I could be wrong here, but third parties in the US seem to show up exclusively for the presidential election. They put up candidates, they complain a lot about how there is no space for alternative voices and then they disappear for 4 years. This seems to me to be no way to build an alternative. If they really need to build a party, there’s a lot of organizational work that would be needed. I would expect them to focus on winning lower level elections first and then work their way upwards. They are either not doing this, which means that they are not serious; or they are trying to do this and failing, which supports my point that there is really no need for them [Source: The Examined Life]
Ravikiran is definitely not wrong here. These third parties show up exclusively for the presidential election because a) they actually have no plans or intentions for winning the elections and b) they never can. As he notes, if these parties really wanted to win, the logical thing to do is to first focus on local elections. There even is precedent for a random independent person to be Governor (e.g. Jesse Ventura in Minnesota). But further down ballot as constituencies get more & more insular, third parties can win races. Even beyond school board and city council elections, the Congressional Races are ideal for getting your foot in the door.
Why doesn’t the Green Party or the Libertarian Party target certain House seats that are closest to their ideology? Is it because they’ll soon find out that the two major parties are in fact big tent parties that have members with a diverse range of beliefs and help nominate people with ideologies in line with their constituency? If the excuse is that incumbents have an unfair advantage in networking and social capital within their constituency, then how do they expect to overcome that at a national level? But if the real intention is not to win anything but simply raise a stink and effectively be a spoiler then yes, third parties do just that during Presidential elections, as they’ve the right to. But only if their supporters would admit this reality at least.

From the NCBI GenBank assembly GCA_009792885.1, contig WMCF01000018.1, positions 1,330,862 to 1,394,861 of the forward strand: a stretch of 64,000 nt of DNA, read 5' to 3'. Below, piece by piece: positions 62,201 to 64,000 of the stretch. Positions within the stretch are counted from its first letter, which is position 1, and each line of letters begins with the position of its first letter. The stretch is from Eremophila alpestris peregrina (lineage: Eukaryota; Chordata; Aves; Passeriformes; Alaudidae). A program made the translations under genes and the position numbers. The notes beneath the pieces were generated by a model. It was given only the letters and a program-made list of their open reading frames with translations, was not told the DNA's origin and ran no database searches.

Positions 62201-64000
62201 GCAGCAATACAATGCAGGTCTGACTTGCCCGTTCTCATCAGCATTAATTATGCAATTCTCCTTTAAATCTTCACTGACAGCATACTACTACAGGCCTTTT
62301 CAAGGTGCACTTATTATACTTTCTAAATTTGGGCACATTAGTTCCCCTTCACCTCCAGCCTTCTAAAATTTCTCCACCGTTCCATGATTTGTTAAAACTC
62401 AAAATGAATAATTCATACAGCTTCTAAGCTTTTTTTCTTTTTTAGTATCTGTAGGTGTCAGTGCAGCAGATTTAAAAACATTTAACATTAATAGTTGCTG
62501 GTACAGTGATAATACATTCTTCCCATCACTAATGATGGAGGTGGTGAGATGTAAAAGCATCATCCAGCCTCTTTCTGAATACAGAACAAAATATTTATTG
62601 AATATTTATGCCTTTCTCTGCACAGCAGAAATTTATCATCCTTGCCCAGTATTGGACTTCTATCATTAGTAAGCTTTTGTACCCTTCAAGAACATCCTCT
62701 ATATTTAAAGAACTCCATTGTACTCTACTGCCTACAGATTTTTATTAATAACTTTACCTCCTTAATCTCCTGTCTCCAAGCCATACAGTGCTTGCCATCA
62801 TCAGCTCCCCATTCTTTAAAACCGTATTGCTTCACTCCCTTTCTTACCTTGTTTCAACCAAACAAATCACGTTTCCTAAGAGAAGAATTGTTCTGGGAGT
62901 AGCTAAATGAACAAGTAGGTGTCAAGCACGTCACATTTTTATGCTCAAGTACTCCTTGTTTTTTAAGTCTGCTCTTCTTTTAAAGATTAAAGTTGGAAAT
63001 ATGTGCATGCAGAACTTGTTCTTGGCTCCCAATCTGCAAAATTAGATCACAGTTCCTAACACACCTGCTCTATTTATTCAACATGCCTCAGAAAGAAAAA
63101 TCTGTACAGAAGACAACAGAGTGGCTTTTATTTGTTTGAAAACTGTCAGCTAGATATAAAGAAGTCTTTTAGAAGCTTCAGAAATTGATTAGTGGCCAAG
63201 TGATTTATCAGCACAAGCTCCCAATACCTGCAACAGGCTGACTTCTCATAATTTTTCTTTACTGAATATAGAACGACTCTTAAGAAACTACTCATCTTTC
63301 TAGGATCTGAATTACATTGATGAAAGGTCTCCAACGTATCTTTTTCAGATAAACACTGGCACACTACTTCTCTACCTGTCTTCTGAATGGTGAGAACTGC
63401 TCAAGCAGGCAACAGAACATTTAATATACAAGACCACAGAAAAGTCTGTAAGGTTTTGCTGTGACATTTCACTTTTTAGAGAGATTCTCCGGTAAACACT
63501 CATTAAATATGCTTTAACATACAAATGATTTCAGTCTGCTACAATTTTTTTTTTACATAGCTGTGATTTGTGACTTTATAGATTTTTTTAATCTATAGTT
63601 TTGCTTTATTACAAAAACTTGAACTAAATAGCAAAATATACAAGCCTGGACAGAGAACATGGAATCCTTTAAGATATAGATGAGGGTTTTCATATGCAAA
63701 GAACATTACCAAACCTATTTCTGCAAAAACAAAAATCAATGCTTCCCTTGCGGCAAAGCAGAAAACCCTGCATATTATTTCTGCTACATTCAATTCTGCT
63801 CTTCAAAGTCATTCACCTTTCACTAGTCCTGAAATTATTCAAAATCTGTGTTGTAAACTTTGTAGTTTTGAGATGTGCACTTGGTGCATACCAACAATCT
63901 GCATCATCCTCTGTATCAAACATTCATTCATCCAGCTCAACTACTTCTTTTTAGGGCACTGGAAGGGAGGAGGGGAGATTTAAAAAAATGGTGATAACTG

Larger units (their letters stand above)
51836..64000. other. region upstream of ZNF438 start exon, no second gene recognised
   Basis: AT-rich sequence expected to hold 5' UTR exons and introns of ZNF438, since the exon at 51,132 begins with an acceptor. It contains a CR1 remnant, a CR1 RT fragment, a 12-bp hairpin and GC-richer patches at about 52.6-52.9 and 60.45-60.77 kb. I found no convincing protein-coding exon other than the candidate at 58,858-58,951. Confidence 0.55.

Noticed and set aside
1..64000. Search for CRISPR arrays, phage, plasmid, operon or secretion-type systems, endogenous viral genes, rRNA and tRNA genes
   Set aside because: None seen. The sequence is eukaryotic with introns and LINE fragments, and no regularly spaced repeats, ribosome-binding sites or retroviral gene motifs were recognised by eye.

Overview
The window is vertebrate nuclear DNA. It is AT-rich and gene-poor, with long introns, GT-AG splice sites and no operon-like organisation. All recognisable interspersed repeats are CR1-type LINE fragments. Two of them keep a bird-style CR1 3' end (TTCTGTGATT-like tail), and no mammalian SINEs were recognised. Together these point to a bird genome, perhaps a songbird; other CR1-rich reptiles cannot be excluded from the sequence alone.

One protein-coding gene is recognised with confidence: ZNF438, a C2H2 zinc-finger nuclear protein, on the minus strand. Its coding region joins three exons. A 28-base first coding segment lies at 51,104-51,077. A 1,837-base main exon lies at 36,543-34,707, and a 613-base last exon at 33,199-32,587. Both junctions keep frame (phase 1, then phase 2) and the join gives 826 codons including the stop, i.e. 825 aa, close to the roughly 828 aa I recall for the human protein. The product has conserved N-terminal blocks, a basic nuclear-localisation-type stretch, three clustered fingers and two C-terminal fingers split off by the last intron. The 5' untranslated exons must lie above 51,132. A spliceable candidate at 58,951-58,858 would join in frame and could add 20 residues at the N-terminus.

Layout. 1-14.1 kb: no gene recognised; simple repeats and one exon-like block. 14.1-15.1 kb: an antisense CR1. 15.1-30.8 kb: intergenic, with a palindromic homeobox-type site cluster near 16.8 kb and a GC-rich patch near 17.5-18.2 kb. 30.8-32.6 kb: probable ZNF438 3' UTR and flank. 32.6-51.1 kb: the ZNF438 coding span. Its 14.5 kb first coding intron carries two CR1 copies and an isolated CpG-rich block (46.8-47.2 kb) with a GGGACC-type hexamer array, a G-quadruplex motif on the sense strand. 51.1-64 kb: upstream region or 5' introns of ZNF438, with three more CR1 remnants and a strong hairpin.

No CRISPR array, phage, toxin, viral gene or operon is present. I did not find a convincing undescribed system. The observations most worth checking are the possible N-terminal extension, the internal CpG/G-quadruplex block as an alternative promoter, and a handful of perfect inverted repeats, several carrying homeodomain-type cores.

Even at the federal level, currently, there are two independent Senators (Bernie Sanders & Angus King) who even though caucus with Democrats have leverage to further their progressive agenda. In the age of narrow majorities, even a couple of third-party elected officials in the Congress can yield tremendous influence just like in the Indian parliament. Currently, the Senate is controlled by the Republicans by a 52-46-2 majority. Imagine the leverage a couple more progressive Senators would’ve enjoyed instead of betting it all on an improbable Presidential election. Bernie Sanders understood the realities of a Presidential election and hence ran in the Democratic Primary. He could’ve easily run as a third-party candidate like Jill Stein & Gary Johnson but he would’ve peeled off Hillary Clinton’s votes instead giving Trump a even larger victory margin.
Or as Ravikiran suggests as an alternate reality that the country in fact doesn’t need a third party. Russ Feingold who had no private email servers issues or never gave speeches to Goldman Sachs and by any measure is considered a solid progressive and was an ex-Senator still lost his election in Wisconsin. He was endorsed by Bernie Sanders who even campaigned for him. Still he lost to an unpopular incumbent Republican by more than 3 points; more than the margin of Clinton’s loss in the state.
At the Congressional level, another beloved progressive and a campaign finance reformer Zephyr Teachout lost to a first-time-running-for-House Republican in a country that Obama won by more than 7 points in 2008 & 2012. She was also endorsed by Bernie Sanders and endorsed by progressives-favorite groups like Sierra Club & Emily’s List. She was a volunteer at Occupy Wall Street. You couldn’t get any more progressive unless you got Ed Begley Jr to run. Yet she lost by 9 points in a battleground district in New York.
On the libertarian front, as soon as marijuana is legal in all 50 states, there will no libertarian movement left; at least among white people.